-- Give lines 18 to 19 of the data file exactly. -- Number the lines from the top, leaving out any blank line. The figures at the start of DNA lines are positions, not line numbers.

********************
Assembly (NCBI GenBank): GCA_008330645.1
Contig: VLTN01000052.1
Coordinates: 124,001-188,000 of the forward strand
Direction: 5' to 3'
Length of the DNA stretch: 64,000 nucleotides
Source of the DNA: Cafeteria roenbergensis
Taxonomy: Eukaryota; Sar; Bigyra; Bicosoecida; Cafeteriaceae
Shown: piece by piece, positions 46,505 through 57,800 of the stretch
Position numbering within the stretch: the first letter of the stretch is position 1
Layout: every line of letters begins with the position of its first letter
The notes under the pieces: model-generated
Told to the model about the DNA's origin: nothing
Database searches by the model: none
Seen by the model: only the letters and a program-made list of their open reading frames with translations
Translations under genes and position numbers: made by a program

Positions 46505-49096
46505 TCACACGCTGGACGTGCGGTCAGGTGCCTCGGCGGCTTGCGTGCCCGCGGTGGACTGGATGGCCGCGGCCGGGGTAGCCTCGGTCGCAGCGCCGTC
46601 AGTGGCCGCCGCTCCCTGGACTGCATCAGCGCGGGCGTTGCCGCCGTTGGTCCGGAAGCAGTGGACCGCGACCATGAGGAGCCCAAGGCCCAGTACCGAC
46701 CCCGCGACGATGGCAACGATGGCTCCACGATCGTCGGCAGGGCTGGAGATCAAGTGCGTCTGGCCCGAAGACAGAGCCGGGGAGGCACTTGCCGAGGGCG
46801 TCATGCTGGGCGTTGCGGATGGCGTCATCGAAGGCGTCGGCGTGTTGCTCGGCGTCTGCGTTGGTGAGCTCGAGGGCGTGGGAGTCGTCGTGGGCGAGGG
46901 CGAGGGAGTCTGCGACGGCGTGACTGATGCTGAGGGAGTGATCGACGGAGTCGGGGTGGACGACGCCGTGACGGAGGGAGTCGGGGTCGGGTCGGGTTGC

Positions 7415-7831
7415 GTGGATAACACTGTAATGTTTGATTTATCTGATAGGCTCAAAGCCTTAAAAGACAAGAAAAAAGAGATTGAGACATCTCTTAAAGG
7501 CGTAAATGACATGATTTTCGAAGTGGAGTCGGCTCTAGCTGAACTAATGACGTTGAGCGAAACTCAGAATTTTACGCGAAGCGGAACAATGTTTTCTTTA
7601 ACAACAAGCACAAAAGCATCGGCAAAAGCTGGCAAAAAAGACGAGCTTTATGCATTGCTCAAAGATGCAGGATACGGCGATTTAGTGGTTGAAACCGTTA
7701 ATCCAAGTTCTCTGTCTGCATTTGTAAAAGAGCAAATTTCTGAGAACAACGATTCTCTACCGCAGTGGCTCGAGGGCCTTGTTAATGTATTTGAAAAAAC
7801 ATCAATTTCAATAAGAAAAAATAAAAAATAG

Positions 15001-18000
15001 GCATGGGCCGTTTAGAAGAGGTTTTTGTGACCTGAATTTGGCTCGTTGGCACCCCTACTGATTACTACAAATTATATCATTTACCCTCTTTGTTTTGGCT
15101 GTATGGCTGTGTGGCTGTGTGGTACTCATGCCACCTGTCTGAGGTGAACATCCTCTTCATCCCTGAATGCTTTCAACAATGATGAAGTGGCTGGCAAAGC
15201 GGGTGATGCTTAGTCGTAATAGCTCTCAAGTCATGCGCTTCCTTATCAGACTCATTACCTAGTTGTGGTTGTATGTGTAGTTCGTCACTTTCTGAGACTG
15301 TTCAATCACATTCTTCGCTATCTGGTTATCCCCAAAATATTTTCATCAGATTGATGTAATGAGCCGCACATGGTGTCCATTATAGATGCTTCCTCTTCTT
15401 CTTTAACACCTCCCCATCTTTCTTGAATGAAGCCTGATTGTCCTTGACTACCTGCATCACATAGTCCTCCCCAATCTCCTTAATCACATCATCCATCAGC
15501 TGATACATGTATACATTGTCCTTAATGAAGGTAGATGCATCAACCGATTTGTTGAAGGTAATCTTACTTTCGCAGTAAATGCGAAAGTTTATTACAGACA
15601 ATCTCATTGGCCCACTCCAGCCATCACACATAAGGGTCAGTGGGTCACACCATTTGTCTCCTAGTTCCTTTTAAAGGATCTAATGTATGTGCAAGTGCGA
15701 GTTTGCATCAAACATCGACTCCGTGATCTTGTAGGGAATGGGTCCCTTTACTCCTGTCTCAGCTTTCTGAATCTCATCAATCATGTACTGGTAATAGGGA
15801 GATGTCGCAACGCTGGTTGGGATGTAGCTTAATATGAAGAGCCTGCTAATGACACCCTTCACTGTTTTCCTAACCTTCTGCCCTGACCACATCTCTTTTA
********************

46601 AGTGGCCGCCGCTCCCTGGACTGCATCAGCGCGGGCGTTGCCGCCGTTGGTCCGGAAGCAGTGGACCGCGACCATGAGGAGCCCAAGGCCCAGTACCGAC
46701 CCCGCGACGATGGCAACGATGGCTCCACGATCGTCGGCAGGGCTGGAGATCAAGTGCGTCTGGCCCGAAGACAGAGCCGGGGAGGCACTTGCCGAGGGCG